Atlas of Genetics and Cytogenetics in Oncology and Haematology


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Kidney: Renal Oncocytoma

Identity

Phylum Urinary system:Kidney:Adult:Oncocytoma/oncocytosis

Classification

Note Renal Oncocytoma (RO) is a benign renal epithelial neoplasm that comprises approximately 5% of renal tubular epithelial tumors.

Clinics and Pathology

Note The first case of renal oncocytoma was reported by Zippel in 1942. Since then this tumor have been described as proximal tubular adenoma with oncocytic features and later oncocytoma became the generally accepted term.
Embryonic origin Many investigators have suggested that these tumors originate from intercalated cells of the collecting system.
Etiology Renal oncocytomas can present in familial or sporadic forms. Oncocytomas are the most frequent renal tumors in patients with Birt-Hogg-Dube syndrome (BHD). BHD is caused by mutations in the folliculin gene (FLCN). The etiology of sporadic RO is not known.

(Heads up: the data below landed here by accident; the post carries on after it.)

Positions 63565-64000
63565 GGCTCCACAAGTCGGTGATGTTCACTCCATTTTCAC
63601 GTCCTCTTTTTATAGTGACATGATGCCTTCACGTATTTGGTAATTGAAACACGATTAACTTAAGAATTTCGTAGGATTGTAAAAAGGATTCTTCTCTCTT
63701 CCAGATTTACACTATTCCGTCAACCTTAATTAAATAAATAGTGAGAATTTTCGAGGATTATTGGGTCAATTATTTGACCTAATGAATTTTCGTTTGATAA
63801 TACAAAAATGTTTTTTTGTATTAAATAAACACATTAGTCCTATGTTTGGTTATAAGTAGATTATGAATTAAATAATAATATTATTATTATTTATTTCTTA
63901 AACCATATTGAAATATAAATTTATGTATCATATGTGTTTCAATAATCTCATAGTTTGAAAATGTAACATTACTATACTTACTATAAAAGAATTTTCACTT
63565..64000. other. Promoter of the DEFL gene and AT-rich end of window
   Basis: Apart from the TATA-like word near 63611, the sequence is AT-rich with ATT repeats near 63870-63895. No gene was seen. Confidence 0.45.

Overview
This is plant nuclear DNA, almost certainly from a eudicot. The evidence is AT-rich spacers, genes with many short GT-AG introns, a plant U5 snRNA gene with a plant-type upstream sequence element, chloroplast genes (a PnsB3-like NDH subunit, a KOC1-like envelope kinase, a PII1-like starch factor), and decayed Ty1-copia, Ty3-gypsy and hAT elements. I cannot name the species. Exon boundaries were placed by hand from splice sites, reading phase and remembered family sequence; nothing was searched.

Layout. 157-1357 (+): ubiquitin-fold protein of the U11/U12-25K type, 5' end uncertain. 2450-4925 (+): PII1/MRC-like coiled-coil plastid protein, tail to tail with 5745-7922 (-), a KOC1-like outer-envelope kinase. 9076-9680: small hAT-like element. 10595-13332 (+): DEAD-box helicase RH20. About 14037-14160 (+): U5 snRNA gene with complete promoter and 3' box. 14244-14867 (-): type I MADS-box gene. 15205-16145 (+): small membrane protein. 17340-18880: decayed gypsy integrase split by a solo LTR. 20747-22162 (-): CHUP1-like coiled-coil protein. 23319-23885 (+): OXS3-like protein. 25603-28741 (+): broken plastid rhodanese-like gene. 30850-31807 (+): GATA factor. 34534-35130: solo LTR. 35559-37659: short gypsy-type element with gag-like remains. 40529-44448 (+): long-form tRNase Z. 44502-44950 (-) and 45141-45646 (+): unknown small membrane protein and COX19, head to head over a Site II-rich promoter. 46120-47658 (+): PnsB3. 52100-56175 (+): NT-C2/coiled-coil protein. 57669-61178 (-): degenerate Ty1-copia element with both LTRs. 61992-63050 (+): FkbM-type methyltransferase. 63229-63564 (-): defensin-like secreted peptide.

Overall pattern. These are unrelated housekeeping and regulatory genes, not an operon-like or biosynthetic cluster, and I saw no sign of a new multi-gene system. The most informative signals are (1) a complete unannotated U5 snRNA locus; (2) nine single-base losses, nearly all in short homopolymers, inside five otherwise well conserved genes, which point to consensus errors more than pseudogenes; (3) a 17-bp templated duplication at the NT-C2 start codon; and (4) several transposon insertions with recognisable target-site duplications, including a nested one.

Epidemiology Renal oncocytomas account for about 3-7% of all renal tumors and shows 2.5:1 male to female ratio. More than 50% of patients with RO are asymptomatic. Some patients have been reported in association with angiomyolipoma and/or tuberous sclerosis .
Pathology Macroscopically, renal oncocytomas are solitary, well-circumscribed, slightly lobulated solid tumors with generally mahogany brown or dark red cut surface. A central scar is frequently observed. Necrosis and hemorrhage are uncommon. Microscopically, tumor cells with abundant, granular cytoplasm are arranged in nests, tubulocystic, solid, or trabecular patterns within edematous, myxomatous or hyalinized stroma. On low power, the epithelial cell nests surrounded by myxomatous stroma gives the appearance of an island archipelago, which is a characteristic feature of oncocytomas. The nucleus is homogenous, round and centrally located, but large bizarre nuclei are frequently observed. Ultrastructurally, tumor cells contain many mitochondria with predominantly lamellar cristae.